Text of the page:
Shabana Azmi plays Devil’s advocate

At 13% of the population, Muslims are a significant demographic in India. However, relations between Muslims and other populations in India, most notably the Hindu population, have not always gone smoothly. Shabana Azmi is an Indian actor, social activist and ex-MP who spoken extensively on various issues impacting Indian Muslims. Some of her views have caused controversy. For instance, after September 11th, she criticized a religious leader who advocated that Indians join Afghans in their fight by asking the leader in question to fight himself alone.

Azmi recently sat down for an interview on the show Devil’s Advocate to discuss various issues facing Muslims in India (part one below, parts two and three can be seen on YouTube). One of the first issues discussed was what it means to be a Muslim, especially after September 11, 2001. Azmi discussed how she was not raised in a religious family and how the meaning of being a Muslim is not monolithic. For her, Islam was and still remains a cultural identifier rather than a religious identifier. This brings up an interesting idea about Islam and whether or not it is a cultural marker. For some Muslims, the idea of Islam being a cultural identity as opposed to a religious identity is an idea that is challenging to the idea of Islam as a religious identity. Azmi’s idea about cultural Islam highlights the tension that exists among Muslims over what and who constitutes a Muslim.

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Throughout the interview, Azmi discussed both the discrimination that Muslims in India receive and also the ways that Muslims isolate themselves from Indian mainstream society. She takes strong exception to the religious leaders who are taken as the only voices representing Muslim thought. She takes issue with communalism.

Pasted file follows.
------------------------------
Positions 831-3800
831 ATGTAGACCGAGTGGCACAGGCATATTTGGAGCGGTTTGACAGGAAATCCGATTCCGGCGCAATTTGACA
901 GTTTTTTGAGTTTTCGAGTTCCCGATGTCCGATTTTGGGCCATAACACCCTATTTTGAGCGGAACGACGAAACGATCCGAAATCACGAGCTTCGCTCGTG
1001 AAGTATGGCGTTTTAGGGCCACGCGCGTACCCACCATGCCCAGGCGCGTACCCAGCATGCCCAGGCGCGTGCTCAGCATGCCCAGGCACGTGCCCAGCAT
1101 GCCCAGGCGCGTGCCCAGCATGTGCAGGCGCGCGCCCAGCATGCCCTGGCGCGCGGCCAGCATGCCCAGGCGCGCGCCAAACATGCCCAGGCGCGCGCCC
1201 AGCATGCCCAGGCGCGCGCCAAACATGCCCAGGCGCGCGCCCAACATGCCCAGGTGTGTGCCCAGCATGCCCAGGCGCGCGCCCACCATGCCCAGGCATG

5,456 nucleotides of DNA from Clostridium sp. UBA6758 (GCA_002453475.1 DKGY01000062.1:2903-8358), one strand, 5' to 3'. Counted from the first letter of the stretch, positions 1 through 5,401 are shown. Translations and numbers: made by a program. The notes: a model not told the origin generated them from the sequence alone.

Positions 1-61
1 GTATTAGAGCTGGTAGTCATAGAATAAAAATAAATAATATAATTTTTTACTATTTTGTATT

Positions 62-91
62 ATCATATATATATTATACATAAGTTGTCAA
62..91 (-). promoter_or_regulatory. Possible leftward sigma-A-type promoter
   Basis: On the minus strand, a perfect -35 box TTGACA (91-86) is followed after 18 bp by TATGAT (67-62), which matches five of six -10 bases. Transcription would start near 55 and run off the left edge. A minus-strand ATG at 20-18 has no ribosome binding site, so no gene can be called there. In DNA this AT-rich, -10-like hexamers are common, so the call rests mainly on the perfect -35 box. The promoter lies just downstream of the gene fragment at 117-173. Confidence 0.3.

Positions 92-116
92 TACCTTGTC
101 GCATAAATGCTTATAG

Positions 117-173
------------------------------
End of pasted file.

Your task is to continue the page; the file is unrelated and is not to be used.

While watching the interview, I wondered what Azmi meant by some of the terms she used. For instance, what did she mean by ‘liberal’, ‘moderate’, and ‘extremist’ Muslim? These terms may seem obvious at first glance, but there’s often overlap between them. Thus, a Muslim who is viewed as ‘liberal’ by one person may be seen as ‘extreme’ by the other.

During the interview, Azmi made a statement about embracing her Muslim identity after the 1993 riots. She discussed Muslims, especially Muslims in the West, taking on various “markers” of Muslim identity while not fully knowing what those markers meant. One of the objects she mentioned as a means of identification was the burqa. I was left wondering what Azmi meant by this. Did she mean that Muslims who embrace a more “conservative” form of Islam are not sure of themselves or their place in society? It made me wonder if there is a bit of a disconnect between Azmi and some segments of Indian Muslim society.

Azmi pointed out that Islam is not monolithic and that is an important point to make about both Islam in India and Islam across the globe. That was probably the most important point she made in the interview and one that should be a starting point for both Muslims and non-Muslims in discussing Islam.

  • Sobia

    I’m up to eat sehari and thought I’d check MMW. I know. I need a life.

    A few my own thoughts:

    What I thought the most annoying/irritating/interesting about the interview was that at times it seemed the interviewer, Karan Thapar, a Hindu himself, appreciated the situation of Muslims more than did Azmi. Not that him being so enlightened was a problem. That was great to see. But that Azmi herself did not or was not showing her appreciation for it unless prompted by Thapar to state that Muslims are discriminated against. At that too at moments when she would suggest that Muslims are not discriminated against. After all we have the four Khan’s in Bollywood and a Muslim president (up until very recently – not to mention that the president in India is a symbolic position). It was Thapar who would have to question her assertion to admit that things were not so equal in India. After all, two popular and very well known Bollywood stars, Azmi herself, and Saif Ali Khan, were denied housing in Mumbai, India’s most cosmopolitan city specifically because they are Muslims.